Even ignoring the fact that there is no hierarchical structure nor authority within Quakerism, I find the association of hierarchical religious structures to “sophistication” inappropriate. It might have been acceptable to19th century anthropologists but not today. Perhaps Ark didn’t mean to imply refined, clever or cultivated but those concepts are often associated with sophisticated.

On the other hand, if Ark means sophisticated as in a concept that is thorough and well-worked-out, I’d venture that some “modern” religions fall very short. Theological beliefs that are obviously contradictory while insisting they are objectively true doesn not indicate a high level of sophistication to me. I’ll add that “unwashed” is a pejorative term, and I’d prefer it not used here to label those without privilege or with less privilege, which is what I presume Ark means.

Now back to Ark’s serious rethink. To me, religion is a mode of living, a way one experiences the world and the choices one makes as a consequence. I can no more choose to be not religious than I can choose to be not autistic. For sixty years society tried to mould me into “normalcy”. All it did was force me to hide behind a mask where I acted out being “normal”, clumsily at first but I got better with practice, although never perfect. However it came at a high cost: exhaustion and burnout. Does Ark suggest I should pretend to not be religious, and if so, how?

I grew up under the influence of two very different cultures. One that belonged to my parents and many of my peers, and one that was very present in the small community I lived in until well into my fifteenth year. I received wisdom from both, and equally important, I learnt of the mythology of both. I wouldn’t have been ten years old when it dawned on me that the two cultures were different in one very important aspect. One culture divided life into the secular and the religious. The other culture didn’t. Additionally, one culture believed, in fact insisted, that it was the only correct lens through which to view the world. The other didn’t.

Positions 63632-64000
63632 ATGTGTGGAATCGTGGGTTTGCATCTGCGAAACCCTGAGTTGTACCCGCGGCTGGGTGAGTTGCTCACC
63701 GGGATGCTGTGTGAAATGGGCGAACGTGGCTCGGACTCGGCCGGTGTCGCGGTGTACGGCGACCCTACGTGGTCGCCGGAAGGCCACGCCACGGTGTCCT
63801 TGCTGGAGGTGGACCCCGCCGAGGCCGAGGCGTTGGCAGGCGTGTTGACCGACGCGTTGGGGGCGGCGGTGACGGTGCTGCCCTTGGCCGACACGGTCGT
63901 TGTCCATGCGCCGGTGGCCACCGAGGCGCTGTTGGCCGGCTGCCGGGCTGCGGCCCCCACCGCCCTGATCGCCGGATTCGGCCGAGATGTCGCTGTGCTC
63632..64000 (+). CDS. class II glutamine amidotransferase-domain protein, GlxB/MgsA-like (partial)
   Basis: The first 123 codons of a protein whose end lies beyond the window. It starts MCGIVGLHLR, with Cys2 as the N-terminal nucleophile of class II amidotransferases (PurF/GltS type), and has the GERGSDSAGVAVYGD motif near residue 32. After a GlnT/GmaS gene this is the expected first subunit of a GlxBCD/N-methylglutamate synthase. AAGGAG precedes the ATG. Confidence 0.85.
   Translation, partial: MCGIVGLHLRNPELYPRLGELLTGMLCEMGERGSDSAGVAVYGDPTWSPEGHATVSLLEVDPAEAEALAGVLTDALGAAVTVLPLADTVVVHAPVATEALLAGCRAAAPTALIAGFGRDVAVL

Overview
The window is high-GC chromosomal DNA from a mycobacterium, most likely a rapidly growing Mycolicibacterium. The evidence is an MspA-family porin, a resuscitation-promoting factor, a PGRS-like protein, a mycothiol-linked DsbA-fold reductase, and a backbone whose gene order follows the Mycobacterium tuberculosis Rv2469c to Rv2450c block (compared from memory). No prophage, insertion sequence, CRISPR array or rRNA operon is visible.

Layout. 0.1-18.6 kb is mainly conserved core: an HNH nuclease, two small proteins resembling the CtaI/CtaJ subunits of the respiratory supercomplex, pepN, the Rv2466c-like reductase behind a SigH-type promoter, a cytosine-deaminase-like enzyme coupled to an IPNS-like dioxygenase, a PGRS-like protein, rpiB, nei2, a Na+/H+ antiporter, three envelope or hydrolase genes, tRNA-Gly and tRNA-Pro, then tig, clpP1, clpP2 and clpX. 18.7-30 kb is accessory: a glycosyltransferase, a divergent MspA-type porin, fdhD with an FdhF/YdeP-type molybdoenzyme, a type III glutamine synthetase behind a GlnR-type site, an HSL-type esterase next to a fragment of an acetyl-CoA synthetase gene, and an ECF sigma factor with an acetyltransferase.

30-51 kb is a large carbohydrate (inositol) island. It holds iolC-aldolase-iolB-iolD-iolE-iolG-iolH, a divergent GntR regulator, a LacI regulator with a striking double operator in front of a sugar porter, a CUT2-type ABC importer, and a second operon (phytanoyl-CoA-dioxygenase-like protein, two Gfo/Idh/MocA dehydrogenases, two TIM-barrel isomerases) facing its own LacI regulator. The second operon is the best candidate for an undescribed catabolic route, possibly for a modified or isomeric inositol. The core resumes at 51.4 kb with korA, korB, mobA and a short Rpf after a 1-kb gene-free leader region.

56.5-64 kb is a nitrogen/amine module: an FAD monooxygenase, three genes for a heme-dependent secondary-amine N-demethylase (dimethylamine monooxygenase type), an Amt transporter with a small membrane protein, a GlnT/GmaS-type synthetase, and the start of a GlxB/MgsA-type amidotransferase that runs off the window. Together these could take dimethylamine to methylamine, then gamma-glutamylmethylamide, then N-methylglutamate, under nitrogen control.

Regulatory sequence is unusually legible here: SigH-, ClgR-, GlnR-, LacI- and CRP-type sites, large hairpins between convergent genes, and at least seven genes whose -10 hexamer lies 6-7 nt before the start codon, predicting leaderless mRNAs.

In my twenties, I met and married my wife whose background, being Japanese, is very different from my own. She grew up in an environment where Shintoism and Buddhism are integral aspects of life although religiosity is not., and during university she was exposed to some elements of Christianity. Her perspectives have only enriched my understanding of the nature of religion and how one’s world view and religion are intricately intertwined.

While it’s true I’m a product of the society that I grew up within, and probably hold a great many values and ideas that I’m unaware are uniquely a product of culture(s) I am immersed within, I am aware that everything that I value and the way I perceive the world is the product of my exposure to multiple belief systems and world views.

I reached my current position on religion through a process of continually re-evaluating my perspectives based on new information or insights as they became available – a process that still continues and hopefully will continue until such time as this brain ceases to indicate any sign of life. I’m certain that what I consider My Truth today is not the same as My Truth of five years ao, and is unlikely to be the same as My Truth in another 5 years time. I’m sure that’s true of all thinking people whether they are religious or not. So I see no need to make any immediate rethink based purely on Ark’s suggestion. Unless of course Ark has some important information that I’m not aware of, in which case I might reconsider my position based on the new evidence.